Erosional Landforms

Scenic View Of Mountains
Carly Liang / EyeEm / Getty Images
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Arch, Utah

Natural bridges
Erosional Landform Pictures. Photo (c) 1979 Andrew Alden, licensed to (fair use policy)

There are different ways to classify landforms, but there are three general categories: landforms that are built (depositional), landforms that are carved (erosional), and landforms that are made by movements of the Earth's crust (tectonic). Here are the most common erosional landforms.

This arch, in Arches National Park in Utah, formed by erosion of solid rock. Water is the sculptor, even in deserts like the high Colorado Plateau. 

Rainfall acts in two ways to erode rock into an arch. First, rainwater is a very mild acid, and it dissolves cement in rocks with a calcite cement between its mineral grains. A shaded area or a crack, where water lingers, tends to erode faster. Second, water expands as it freezes, so wherever water is trapped it exerts a powerful force upon freezing. It's a safe guess that this second force did most of the work on this arch. But in other parts of the world, particularly in limestone regions, dissolution creates arches.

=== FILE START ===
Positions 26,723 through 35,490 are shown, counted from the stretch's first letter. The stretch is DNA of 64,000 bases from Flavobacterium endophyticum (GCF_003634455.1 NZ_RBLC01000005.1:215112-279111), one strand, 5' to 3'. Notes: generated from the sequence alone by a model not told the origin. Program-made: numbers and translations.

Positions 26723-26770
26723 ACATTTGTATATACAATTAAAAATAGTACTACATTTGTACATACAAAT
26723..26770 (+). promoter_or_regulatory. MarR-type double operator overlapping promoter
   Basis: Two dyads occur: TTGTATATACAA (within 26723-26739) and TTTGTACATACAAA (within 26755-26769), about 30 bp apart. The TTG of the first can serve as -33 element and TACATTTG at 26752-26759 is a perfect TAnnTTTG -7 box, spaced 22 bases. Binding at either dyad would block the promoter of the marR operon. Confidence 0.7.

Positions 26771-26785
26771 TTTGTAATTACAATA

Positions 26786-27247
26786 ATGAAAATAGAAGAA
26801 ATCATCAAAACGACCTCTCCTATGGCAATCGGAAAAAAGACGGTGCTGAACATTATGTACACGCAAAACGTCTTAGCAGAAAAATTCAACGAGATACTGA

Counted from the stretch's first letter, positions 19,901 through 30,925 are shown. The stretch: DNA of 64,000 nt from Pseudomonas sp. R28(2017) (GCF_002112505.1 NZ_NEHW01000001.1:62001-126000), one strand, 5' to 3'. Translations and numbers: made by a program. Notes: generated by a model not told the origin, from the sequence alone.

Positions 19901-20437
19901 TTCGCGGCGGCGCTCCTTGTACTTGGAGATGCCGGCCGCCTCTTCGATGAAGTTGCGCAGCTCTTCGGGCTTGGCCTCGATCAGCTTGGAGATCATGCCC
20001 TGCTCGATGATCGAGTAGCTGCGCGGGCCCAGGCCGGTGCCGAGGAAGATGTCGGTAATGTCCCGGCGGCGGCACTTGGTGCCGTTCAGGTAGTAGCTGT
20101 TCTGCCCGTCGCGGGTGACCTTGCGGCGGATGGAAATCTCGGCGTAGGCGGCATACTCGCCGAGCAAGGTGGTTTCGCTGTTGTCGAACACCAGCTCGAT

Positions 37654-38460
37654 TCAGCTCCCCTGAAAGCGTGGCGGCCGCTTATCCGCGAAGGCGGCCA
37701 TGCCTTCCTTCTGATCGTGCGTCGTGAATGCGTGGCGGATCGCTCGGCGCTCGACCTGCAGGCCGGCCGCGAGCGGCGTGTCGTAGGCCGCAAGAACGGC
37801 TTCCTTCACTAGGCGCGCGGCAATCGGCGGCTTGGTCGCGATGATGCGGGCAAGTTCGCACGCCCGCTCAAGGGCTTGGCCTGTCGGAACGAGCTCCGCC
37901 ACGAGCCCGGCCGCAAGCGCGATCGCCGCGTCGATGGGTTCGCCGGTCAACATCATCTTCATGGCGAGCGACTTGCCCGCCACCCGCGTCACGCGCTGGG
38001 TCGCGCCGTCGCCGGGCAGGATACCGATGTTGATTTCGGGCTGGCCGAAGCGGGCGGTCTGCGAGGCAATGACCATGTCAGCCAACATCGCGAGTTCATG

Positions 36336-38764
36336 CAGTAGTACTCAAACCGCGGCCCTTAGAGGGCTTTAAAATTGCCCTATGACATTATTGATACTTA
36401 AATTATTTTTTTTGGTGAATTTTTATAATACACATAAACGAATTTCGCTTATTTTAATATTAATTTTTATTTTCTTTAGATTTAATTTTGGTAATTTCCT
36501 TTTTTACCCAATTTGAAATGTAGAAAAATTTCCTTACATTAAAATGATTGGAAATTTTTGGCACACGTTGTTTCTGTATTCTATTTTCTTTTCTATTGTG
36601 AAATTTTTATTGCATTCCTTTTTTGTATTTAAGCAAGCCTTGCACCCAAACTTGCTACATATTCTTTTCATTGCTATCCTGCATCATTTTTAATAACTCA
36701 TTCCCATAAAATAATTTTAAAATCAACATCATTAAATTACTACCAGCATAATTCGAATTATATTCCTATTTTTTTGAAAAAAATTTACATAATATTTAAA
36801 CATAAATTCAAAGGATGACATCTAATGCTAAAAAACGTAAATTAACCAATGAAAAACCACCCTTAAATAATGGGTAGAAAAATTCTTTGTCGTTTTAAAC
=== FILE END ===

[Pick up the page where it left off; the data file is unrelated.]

Another kind of natural arch is a sea arch.

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Arroyo, Nevada

Flat floors, dirt walls
Erosional Landform Pictures. Photo (c) 2008 Andrew Alden, licensed to (fair use policy)

Arroyos are stream channels with flat floors and steep walls of sediment, found all over the American West. They are dry most of the year, which qualifies them as a type of wash.

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Badlands, Wyoming

Intricate erosion showplaces
Erosional Landform Pictures. Photo (c) 1979 Andrew Alden, licensed to (fair use policy)

A badlands is where deep erosion of poorly consolidated rocks creates a landscape of steep slopes, sparse vegetation, and intricate stream networks. 

Badlands is named for a part of South Dakota that the first explorers, who spoke French, called "mauvaises terres." This example is in Wyoming. The white and red layers represent volcanic ash beds and ancient soils or weathered alluvium, respectively.